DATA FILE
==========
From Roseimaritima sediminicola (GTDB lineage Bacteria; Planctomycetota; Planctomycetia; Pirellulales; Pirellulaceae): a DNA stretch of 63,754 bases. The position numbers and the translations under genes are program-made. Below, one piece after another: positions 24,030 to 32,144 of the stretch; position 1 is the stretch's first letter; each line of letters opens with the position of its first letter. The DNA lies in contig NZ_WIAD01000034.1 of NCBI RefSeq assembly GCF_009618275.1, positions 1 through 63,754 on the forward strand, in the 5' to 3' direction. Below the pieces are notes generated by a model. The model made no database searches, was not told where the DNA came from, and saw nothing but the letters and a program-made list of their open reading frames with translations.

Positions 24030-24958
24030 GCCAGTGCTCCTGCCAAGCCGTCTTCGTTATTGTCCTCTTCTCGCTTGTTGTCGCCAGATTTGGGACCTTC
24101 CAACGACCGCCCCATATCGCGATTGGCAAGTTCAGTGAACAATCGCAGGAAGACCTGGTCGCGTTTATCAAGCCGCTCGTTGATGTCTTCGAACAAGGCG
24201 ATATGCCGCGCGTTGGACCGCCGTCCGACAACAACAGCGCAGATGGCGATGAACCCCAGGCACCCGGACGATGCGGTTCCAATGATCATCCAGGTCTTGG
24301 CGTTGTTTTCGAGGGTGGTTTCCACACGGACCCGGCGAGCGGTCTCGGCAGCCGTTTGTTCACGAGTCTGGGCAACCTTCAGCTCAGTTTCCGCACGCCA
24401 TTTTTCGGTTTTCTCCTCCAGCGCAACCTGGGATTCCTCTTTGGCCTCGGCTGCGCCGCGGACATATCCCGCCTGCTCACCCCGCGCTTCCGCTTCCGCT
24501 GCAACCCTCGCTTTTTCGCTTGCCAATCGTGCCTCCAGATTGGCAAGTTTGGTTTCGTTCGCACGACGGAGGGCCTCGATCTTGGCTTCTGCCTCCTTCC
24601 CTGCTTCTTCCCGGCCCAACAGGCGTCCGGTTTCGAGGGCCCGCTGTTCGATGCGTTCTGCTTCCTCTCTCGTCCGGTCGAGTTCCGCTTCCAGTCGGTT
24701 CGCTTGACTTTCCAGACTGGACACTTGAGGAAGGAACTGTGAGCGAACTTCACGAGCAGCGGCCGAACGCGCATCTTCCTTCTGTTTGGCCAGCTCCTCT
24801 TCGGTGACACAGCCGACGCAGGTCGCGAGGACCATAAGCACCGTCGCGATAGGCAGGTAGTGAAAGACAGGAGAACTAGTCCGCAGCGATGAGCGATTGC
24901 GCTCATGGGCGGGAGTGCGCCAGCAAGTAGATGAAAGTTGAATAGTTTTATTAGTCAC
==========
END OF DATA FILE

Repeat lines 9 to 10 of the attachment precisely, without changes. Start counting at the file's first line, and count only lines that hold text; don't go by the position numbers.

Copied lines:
24601 CTGCTTCTTCCCGGCCCAACAGGCGTCCGGTTTCGAGGGCCCGCTGTTCGATGCGTTCTGCTTCCTCTCTCGTCCGGTCGAGTTCCGCTTCCAGTCGGTT
24701 CGCTTGACTTTCCAGACTGGACACTTGAGGAAGGAACTGTGAGCGAACTTCACGAGCAGCGGCCGAACGCGCATCTTCCTTCTGTTTGGCCAGCTCCTCT